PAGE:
BLOOM, THOMAS C.1, JERRY M. BASKIN2*, and CAROL C. BASKIN2,3. 11209 Glade Street, College Station, TX 77840; 2School of Biological Sciences, University of Kentucky, Lexington, KY 40506; 3Department of Agronomy, University of Kentucky, Lexington, KY 40546. - Ecological life history of the facultative biennial Arabis laevigata var. laevigata (Brassicaceae).
The ecological life history of Arabis laevigata, a facultative
biennial native to e. North America, was studied in a rocky deciduous
woodland in nc. Kentucky from 1985-1994. Its woodland rock outcrop
habitat is stable and thus differs from the ruderal habitat of many
other facultative biennials. Seeds of A. laevigata mature in
June and dispersal lasts >1 yr; most fall within 0.5m of parents.
Seeds have nondeep physiological dormancy, which is broken during
winter. Germination occurs in March and April, and seeds that fail to
germinate become part of a persistent seed bank. Plants form a rosette
the first year and flower in their second or a later year. There was
no consistent pattern of transition between size intervals.
Vernalization is required for bolting/flowering, but plants are
day-neutral. Bolting occurs in March, and anthesis peaks in mid-April.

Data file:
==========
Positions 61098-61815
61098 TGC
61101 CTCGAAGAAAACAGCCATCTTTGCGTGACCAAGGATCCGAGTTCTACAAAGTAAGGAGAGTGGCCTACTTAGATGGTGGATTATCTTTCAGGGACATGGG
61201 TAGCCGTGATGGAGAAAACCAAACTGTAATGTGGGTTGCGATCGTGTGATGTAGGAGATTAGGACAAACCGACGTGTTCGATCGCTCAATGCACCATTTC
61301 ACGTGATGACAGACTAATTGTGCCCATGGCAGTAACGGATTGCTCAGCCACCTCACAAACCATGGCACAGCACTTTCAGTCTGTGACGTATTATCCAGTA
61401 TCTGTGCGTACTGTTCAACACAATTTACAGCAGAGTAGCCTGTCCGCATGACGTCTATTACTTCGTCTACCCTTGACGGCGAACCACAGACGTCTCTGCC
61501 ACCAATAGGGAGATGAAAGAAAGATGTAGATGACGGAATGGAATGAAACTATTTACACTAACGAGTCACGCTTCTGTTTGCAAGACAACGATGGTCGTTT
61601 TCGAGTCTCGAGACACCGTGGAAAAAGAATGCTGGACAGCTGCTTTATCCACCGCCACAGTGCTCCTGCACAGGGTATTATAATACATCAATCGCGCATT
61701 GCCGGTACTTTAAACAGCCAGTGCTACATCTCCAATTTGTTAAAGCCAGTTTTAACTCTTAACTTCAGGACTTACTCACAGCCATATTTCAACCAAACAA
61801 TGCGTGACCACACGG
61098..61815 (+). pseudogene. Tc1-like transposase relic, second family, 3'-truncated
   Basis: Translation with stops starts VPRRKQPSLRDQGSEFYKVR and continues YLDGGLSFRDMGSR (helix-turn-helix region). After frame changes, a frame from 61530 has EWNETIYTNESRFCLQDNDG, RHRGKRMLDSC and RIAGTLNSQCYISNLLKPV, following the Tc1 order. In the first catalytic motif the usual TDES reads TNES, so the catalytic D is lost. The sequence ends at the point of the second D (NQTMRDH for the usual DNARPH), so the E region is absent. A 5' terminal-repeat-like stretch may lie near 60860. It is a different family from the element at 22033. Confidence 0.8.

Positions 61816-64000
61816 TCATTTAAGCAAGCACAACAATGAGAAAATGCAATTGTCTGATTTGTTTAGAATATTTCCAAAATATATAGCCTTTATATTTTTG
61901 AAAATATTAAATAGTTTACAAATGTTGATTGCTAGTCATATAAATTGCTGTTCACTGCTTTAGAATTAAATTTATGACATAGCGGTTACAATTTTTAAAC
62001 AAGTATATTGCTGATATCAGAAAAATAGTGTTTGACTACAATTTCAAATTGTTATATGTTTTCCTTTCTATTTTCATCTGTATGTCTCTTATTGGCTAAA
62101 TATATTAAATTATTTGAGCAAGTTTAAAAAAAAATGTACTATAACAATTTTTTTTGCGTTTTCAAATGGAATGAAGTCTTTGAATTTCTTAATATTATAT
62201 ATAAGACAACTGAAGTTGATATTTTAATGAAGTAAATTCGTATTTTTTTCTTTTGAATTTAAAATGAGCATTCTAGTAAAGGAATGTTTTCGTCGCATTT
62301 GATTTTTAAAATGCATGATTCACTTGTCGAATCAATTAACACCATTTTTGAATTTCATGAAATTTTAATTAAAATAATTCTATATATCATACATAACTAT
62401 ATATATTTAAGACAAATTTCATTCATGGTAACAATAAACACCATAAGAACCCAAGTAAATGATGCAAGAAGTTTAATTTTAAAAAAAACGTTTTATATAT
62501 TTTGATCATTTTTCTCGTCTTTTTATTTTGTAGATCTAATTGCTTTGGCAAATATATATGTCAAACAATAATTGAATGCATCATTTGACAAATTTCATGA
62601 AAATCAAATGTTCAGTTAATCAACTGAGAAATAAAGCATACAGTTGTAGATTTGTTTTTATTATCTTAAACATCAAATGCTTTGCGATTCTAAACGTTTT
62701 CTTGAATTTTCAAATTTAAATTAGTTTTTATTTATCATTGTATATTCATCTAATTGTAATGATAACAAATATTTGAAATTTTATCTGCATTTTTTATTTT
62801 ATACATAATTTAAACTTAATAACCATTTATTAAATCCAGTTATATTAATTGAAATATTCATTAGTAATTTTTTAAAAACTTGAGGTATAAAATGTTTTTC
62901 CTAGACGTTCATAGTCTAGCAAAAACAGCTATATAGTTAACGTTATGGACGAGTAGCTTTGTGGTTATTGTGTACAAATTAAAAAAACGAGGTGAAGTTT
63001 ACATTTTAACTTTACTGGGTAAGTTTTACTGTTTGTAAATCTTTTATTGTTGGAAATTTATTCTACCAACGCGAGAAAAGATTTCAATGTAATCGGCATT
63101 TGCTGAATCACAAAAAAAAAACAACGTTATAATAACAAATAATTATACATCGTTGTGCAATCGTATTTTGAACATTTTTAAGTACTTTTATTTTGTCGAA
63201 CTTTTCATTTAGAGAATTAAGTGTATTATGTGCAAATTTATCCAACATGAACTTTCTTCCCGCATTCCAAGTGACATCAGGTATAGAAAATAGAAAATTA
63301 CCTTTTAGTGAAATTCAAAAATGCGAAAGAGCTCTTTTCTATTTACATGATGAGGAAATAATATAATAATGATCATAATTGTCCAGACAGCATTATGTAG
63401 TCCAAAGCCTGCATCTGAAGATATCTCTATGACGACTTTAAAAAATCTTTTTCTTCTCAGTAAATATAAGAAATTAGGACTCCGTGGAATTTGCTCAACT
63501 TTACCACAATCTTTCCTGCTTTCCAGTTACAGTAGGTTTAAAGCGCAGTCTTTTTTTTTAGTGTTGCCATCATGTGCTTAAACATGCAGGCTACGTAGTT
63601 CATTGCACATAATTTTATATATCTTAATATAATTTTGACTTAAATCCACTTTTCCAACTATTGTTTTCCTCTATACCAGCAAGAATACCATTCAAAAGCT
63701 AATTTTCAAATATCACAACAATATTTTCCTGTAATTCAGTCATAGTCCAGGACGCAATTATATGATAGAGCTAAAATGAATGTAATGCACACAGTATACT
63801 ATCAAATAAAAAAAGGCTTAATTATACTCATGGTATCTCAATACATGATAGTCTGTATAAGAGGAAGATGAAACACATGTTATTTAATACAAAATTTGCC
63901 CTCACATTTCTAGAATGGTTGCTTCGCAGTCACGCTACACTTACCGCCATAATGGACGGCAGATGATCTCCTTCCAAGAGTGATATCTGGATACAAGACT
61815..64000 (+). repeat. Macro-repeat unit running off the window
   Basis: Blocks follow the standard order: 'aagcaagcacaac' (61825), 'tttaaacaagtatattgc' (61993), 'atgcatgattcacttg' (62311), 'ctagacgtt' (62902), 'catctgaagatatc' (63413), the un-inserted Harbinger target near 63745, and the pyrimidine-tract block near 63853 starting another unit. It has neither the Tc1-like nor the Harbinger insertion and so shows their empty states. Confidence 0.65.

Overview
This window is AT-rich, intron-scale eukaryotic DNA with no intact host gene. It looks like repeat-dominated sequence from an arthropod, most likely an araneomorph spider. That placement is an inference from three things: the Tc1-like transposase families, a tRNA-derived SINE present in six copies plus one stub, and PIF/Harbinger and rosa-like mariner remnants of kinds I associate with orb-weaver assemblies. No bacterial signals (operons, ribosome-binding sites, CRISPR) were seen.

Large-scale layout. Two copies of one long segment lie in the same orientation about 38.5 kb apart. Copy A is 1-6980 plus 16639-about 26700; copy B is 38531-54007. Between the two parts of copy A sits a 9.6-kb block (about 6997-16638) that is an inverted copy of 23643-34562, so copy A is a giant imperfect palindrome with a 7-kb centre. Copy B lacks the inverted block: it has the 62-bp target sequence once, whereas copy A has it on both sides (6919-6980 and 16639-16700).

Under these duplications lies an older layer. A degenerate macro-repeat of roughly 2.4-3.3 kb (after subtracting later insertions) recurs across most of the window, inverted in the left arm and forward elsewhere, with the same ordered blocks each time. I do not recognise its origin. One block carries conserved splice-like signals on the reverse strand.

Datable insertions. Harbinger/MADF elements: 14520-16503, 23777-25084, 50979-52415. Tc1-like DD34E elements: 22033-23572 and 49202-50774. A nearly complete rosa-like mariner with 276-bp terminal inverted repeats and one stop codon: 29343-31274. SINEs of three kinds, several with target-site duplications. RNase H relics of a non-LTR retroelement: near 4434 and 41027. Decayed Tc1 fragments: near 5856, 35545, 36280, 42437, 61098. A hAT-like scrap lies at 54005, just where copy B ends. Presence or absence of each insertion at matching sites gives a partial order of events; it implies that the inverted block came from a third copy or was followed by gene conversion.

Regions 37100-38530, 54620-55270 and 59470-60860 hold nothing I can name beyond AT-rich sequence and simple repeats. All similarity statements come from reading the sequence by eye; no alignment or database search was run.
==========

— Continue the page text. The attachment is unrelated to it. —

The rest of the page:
Arabis laevigata is capable of both self- and
cross-fertilization and is not agamospermous. Probability of survival
and of bolting increased with rosette size, which was highly
correlated with number of seeds produced. Low leaf litter cover, low
herbivory, and a rock/moss substrate were associated with increased
bolting. Flower stalk herbivory was the primary reason many plants
that bolted did not produce seeds. Less than 5% of 3,083 plants marked
in the seedling stage survived 1 yr, and <1% of them reproduced.
Cohorts exhibited a Deevey Type III survivorship curve.
Pre-establishment mortality corresponded positively with no (vs
partial) leaf litter cover and negatively with increased
precipitation. Greater mortality in established plants generally was
associated with small (vs. large) size, moderate (vs. low) leaf litter
cover, a soil (vs. rock/moss) substrate, herbivory, and low
precipitation. We conclude that A. laevigata exhibits a
stress-tolerant ruderal (SR) strategy (sensu J.P. Grime's
Key words: ecological life history, facultative biennial, reproductive biology, survivorship